Raised garden beds are popular among gardeners who want a bit more control over their plantings and want a more organized layout. We will share some of the reasons why, the simple steps on how to build a raised garden bed, as well as some of the supplies you’ll need to build your own.
Here are some of the main reasons gardeners often prefer building raised garden beds for their plants:
- Fewer weeds
- Better water retention
- Better drainage
- Increased growing space
- No chance of soil compaction from kids or other visitors
- Warmer soil earlier in the season for a long period of time
- Soil with a neutral pH
- Less soil erosion with framed beds
BUILDING THE BEDS
The material you use will depend on your budget, what’s readily available in your area, and your personal preference. You have many materials at your disposal, from concrete blocks and recycled bricks to cedar and pressure-treated pine. Many gardeners prefer to go with pressure-treated pine, as it’s inexpensive, rot-resistant and safe for all edible plantings, says the Iowa Gardener.
You only need to really raise your garden beds between four and six inches high, but some people have been known to get as high as 24 inches. This is usually due to personal preference, so they don’t have to bend over very far, plus deeper depths are ideal for vegetables that need more space to grow, such as carrots and potatoes. No matter the depth, make sure you anchor them well with stakes or bury a couple inches of edging material into the ground.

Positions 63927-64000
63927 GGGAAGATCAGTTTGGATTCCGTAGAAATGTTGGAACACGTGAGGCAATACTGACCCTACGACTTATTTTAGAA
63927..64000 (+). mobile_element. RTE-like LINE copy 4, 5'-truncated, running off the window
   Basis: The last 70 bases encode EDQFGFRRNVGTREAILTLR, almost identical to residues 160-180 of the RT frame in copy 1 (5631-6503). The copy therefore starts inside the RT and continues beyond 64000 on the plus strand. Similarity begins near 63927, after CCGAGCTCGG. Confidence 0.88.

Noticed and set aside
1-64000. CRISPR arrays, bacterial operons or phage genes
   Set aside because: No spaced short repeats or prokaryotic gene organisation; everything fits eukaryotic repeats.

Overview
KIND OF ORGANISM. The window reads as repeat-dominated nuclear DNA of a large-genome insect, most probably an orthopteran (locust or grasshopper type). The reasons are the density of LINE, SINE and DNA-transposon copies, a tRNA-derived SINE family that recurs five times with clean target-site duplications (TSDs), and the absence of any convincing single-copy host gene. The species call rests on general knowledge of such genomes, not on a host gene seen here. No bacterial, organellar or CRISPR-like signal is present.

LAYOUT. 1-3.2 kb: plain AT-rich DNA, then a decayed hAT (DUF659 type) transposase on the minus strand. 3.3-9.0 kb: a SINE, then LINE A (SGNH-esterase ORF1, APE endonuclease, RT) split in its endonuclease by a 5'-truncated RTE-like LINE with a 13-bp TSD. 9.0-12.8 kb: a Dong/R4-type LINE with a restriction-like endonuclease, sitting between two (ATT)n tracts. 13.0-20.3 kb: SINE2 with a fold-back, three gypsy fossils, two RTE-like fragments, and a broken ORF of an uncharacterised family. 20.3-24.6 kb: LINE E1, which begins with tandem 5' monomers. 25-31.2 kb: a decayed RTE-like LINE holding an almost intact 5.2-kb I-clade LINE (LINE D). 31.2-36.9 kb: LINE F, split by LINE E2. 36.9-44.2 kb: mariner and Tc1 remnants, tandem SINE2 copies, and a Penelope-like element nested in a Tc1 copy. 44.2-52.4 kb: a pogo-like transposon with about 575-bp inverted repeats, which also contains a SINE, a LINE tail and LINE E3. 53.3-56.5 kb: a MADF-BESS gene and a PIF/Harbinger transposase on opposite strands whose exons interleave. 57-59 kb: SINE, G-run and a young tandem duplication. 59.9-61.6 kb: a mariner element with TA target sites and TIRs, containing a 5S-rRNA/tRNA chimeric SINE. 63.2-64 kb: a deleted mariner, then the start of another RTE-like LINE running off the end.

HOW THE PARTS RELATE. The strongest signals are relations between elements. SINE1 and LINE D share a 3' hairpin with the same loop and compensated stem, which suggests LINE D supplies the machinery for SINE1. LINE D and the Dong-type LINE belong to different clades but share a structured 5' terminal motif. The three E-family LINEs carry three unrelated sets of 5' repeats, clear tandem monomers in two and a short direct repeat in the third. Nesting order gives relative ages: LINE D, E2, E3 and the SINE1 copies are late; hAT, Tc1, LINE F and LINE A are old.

The soil you use will make or break the success of your raised garden bed. Many experts recommend a combination of half topsoil and half compost. Get it from a garden center and ask to open the bag and take a sniff. It shouldn’t have any foul odors and it should be dark, moist and crumbly. If you find you’ll need more than 12 bags, buy in bulk from your local landscaper or nursery.
From there, you can proceed with planting as you normally would. If you have a low bed of just a few inches, make sure you incorporate plenty of compost, peat moss, or sand in the base for the best results. One note: you don’t need to put down any landscape fabric at the base, as the many inches of soil on top will prevent weeds from growing.
Once you have your garden under control, you may be thinking about the exterior of your home, such as roofs and gutters. Home Solutions of Iowa can install seamless gutter systems for your home at a price you can afford.